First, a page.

Alexey Kalachev, deputy director of the Kazan E. K. Zavoisky Physical-Technical Institute (KPhTI) came to ITMO University to give a lecture at the conference "Fundamental Problems of Optics." Mr. Kalachev shared the last achievements in the field of quantum computing.

Quantum computing is based on quantum mechanics. Modern computers work on the basis of transistors that use a binary code, with its zeros and ones, so as to perform the information. A bit’s state is estimated by presence or absence of signal. Quantum computers use qubits (quantum bits) that can be both in "0" and "1" regimes. It is called superposition. Thanks to the large amount of qubits being in superposition a quantum computer makes parallel computations dealing with large bulk of data. This makes them much more powerful than typical computers.

A pair of qubits can be entangled. A qubit is realized physically as an atom, ion, photon or electron. We will use photons as an example. Using special equipment, researchers split a photon into several photons that have less energy than the complete photon.

These photons get entangled. To understand what this means, one has to imagine that these two photons turn around in certain directions. This movement is an abstract thing — in fact, each photon has polarization index, angular moment and a certain position. To cut a long story short, we will explain these physical phenomena as a particle rotation or a spin.

To explain the rotation process in terms of physics, two "states" are used. The first one is when rotation' direction correlates with the direction of estimation it is called "spin-up." The second one, "spin-down" is when the directions are different. Furthermore one needs to estimate a state of one of "twin particles" that were entangled before so as to understand the state of another, and it doesn’t matter how far are they from each other. For example, if a particle has "spin-up" position it means that its' pair has "spin-down" position. It sounds simple but in fact, it takes a lot of time and many efforts to comprehend how it works.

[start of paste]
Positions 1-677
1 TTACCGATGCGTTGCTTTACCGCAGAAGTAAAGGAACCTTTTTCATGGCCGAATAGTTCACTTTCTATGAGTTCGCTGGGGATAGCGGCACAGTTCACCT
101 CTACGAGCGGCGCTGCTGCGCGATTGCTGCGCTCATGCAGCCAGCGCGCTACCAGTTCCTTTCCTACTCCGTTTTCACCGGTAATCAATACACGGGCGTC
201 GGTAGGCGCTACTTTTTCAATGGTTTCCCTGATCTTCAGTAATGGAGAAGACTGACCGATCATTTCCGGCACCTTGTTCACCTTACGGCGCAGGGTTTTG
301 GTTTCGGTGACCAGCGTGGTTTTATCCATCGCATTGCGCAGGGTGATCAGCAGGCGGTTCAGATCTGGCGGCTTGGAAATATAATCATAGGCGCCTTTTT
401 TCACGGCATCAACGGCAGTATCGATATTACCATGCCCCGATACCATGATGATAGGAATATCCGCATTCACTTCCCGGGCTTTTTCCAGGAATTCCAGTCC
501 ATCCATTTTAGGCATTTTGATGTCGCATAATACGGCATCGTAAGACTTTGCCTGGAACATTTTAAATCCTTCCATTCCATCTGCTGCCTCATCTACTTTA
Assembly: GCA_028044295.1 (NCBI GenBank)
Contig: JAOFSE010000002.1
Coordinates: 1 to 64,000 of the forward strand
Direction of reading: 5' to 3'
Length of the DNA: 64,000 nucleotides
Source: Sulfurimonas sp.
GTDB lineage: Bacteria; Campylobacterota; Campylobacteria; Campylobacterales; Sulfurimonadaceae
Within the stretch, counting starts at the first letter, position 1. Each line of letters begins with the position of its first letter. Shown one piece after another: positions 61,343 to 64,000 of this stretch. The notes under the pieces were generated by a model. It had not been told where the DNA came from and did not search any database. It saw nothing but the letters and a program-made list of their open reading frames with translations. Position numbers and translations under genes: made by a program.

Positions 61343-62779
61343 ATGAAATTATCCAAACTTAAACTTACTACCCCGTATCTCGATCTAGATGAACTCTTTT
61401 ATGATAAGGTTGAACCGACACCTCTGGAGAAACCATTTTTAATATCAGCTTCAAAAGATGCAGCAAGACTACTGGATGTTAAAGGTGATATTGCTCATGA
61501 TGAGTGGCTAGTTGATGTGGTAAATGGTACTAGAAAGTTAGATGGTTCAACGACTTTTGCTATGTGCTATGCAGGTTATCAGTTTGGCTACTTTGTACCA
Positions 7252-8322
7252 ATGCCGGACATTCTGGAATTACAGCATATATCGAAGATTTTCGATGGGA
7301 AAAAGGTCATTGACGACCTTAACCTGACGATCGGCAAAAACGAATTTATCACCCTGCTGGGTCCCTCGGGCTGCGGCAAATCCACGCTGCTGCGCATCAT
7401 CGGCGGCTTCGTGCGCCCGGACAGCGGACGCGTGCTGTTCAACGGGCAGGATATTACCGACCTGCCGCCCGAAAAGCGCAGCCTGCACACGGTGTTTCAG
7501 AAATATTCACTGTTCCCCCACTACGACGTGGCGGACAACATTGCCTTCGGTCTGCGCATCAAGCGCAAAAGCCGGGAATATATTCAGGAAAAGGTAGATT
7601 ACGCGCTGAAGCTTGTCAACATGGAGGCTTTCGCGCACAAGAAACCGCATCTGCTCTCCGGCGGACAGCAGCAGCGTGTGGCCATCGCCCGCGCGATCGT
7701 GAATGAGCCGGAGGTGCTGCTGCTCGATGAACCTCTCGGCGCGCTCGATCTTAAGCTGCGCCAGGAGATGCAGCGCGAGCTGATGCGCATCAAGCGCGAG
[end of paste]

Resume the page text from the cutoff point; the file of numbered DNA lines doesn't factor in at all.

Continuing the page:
When developing quantum technologies the physicians meet various difficulties. And before implementing these technologies the problems have to be solved.

"The sticking point of quantum networks development is that they are limited with photon absorption inside optic fibers. Currently these tasks are solved by using quantum repeaters and space crafts," said Alexey Kalachev.

Quantum communications are based on so-called quantum teleportation when a state of a particle is transferred to another one through the entanglement phenomenon. However a long distance communication requires creation of entangled particles that are far from each other. The repeater serves this purpose. Currently researchers aim to create quantum memory devices for the repeaters.

The process of distance communication requires the interaction of light and matter, as quantum state "transfers" to the particle state. One of the promising techniques is when a photon interacts with plenty of atoms, so called "atom assembly." Thanks to that, one can record and reproduce more photon sequences.

The problem is that such devices cannot keep the data for a long time, which doesn’t allow using them effectively. That is why researchers solve this problem by using space crafts. It is not easy to provide quantum communication through this approach but this gives an opportunity to analyze and develop entanglement at large distances that do not exist on Earth.

Read more about ITMO scientists' research devoted to quantum entanglement.